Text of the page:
A resolution for investors: you must engage on new forms of stakeholder capitalism

Delilah Rothenberg and Amanda Feldman on private equity, disclosure and rethinking the system

This article is Free, but to access more of our content, you can sign up for a set up a no strings attached 28-day free trial here.

Responsible Resolutions: This is the latest article in a series from sustainable finance practitioners about their hopes for the New Year.

Private equity is booming. According to McKinsey, assets under management in private markets hit yet another all-time high in 2018, at $5.8trn – and Private Equity International just reported that 2019 private equity fundraising shattered post-crisis records. The deal flow is also growing, with the value of private equity deals reaching a high in 2018 at $1.4trn. As institutional investors look to private markets for yield, they also have a strong opportunity to invest in companies that benefit all stakeholders – and contribute to the success of the Sustainable Development Goals.

Yet debates about negative impacts of private equity investment have also heated up. Senator Elizabeth Warren’s Stop Wall Street Looting Act, as well as organisations such as the Center for Popular Democracy, highlight “how Wall Street firms have been driving economic inequality in our country for decades”. Their concerns include, among others, excessive use of leverage and the resulting potential risks to workers in portfolio companies.  As the Toys-R-Us bankruptcy recently highlighted, the use of leverage should be approached responsibly. Significant debt burdens can lead companies to bankruptcy and push risk down to workers, who can experience decreased pay and loss of benefits or even their jobs.

Similarly, short-term incentive structures, as well as pay gap ratios between average workers in companies and their CEOs have captured the attention of investors and policymakers alike.  Yet data suggests that the compensation of fund manager executives can often be even greater than that of corporate executives.  Furthermore, as a 2019 report from the UK Parliament notes, “it may be awkward, if not hypocritical” for fund managers “to criticise pay policies for prioritising short-term financial incentives.”  It is not uncommon for even self-identified long-term investors to use valuation methodologies with inherent characteristics that promote short-termism, such as IRR, and evaluate investment professionals based on annual financial performance.

Investment structures should be tax-efficient, but domiciling funds in tax havens and lobbying for the protection of the carried interest loophole can have serious negative impacts on society and well-functioning systems.

Meanwhile, workers in portfolio companies invest significant parts of their lives, sometimes even putting their health and safety at risk, to make investments successful.  They frequently do this without building any wealth of their own.  In private equity, there is an opportunity to narrow these pay ratios and share more of the profits and rewards with workers.  If capitalism is going to work for stakeholders more broadly, it is critical to ensure workers (and communities in the case of real assets) are being rewarded for the value they create and the risk they take, in addition to investors.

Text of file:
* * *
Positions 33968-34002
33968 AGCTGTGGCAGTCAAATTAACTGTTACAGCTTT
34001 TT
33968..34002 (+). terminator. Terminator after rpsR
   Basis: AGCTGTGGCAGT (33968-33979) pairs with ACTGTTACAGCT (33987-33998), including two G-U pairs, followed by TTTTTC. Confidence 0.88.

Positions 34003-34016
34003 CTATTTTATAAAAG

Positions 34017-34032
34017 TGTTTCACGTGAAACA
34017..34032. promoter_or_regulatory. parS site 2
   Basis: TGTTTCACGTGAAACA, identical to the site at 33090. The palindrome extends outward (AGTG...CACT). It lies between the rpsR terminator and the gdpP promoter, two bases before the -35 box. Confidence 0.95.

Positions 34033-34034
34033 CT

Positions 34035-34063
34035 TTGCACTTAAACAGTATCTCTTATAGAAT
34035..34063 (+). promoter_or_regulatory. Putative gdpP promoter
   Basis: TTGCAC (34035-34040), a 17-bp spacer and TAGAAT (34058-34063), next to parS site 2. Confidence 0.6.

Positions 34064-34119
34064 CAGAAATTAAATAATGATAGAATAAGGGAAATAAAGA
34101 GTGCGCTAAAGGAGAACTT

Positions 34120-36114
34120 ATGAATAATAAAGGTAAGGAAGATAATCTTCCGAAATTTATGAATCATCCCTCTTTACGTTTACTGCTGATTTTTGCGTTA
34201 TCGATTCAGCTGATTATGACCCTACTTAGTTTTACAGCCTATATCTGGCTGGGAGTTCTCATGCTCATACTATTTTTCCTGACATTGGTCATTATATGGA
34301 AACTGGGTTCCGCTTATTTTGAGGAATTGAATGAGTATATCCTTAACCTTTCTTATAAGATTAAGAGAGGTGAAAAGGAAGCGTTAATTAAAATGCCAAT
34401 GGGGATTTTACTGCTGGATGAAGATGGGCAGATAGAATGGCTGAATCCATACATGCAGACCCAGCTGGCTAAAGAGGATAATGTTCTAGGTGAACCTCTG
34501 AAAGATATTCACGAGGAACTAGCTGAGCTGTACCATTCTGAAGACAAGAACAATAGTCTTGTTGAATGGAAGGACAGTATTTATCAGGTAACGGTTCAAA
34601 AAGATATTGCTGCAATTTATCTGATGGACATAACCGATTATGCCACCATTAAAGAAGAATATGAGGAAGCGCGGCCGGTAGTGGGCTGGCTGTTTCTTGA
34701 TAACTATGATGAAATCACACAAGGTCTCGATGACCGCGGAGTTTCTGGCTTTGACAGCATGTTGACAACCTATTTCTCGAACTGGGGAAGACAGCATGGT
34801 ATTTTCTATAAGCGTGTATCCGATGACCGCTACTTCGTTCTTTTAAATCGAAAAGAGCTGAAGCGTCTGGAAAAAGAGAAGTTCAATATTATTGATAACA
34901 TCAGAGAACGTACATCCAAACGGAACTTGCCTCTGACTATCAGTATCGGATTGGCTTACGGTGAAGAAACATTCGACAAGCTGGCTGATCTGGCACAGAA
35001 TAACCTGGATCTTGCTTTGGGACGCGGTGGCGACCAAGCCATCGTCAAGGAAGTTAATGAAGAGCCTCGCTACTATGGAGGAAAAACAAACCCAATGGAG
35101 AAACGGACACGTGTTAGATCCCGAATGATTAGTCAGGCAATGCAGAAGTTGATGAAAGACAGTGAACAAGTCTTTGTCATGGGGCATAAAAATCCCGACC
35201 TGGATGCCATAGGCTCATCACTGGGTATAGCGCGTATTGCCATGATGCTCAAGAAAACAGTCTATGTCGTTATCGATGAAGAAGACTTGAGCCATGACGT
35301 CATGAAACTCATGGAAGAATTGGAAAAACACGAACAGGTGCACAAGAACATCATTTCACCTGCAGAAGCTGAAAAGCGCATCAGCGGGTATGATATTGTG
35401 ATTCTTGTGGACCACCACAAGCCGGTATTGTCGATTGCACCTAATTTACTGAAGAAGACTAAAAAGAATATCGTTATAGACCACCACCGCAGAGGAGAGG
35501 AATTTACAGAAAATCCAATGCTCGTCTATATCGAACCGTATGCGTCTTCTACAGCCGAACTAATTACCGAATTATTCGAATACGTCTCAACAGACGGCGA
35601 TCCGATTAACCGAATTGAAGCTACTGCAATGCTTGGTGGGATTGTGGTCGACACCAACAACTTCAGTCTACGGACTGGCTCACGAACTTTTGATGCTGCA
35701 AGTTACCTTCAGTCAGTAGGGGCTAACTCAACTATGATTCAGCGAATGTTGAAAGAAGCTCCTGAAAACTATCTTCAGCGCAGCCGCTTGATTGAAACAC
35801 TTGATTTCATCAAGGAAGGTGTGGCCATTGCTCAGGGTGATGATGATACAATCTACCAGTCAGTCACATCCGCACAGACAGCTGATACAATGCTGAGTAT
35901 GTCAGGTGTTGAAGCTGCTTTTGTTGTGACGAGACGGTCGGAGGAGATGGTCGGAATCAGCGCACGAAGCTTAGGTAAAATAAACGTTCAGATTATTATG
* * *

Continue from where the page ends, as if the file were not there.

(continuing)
It is difficult to highlight stakeholder concerns about private equity without mentioning tax, particularly since Rutger Bregman rang the alarm bells at last year’s World Economic Forum. Investors have responded well to Bregman’s words, but solutions are mostly being applied at the portfolio company level, as opposed to also recognising that our own tax practices as investors could be resulting in negative externalities. Investment structures should be tax-efficient, but domiciling funds in tax havens and lobbying for the protection of the carried interest loophole can have serious negative impacts on society and well-functioning systems.

It is true that as investors embrace a new paradigm of doing business, there are promising solutions in the industry’s ESG and impact frameworks.  However, we need to take this analysis beyond just the portfolio company level, and also focus on how funds are managed and investments are structured.

Why are investors not talking more about externalities – positive and negative – stemming from the structure and operational processes of our own investment firms? What role do our fund structures play in a push towards stakeholder capitalism?  Investors are companies, too – the level of data and transparency around issues identified in Klaus Schwab’s reflections on the Davos Manifesto would be more complete and effective if asset owners and managers were included in the equation.

As the 2020 World Economic Forum continues, the Predistribution Initiative invites investors, labor advocates and civil society to workshop solutions together to develop stronger ESG and impact analysis at the investment structure and practice levels to avoid missing serious blind spots of our own. We can no longer afford to overlook positive and negative contributions of investors that contribute to systemic risks.  Through self-reflection and careful listening to stakeholders, we can make sure our investment structures and practices are part of systemic solutions, not the problems.

Delilah Rothenberg is Founder and Director of the Predistribution Initiative, to which Amanda Feldman is an Advisor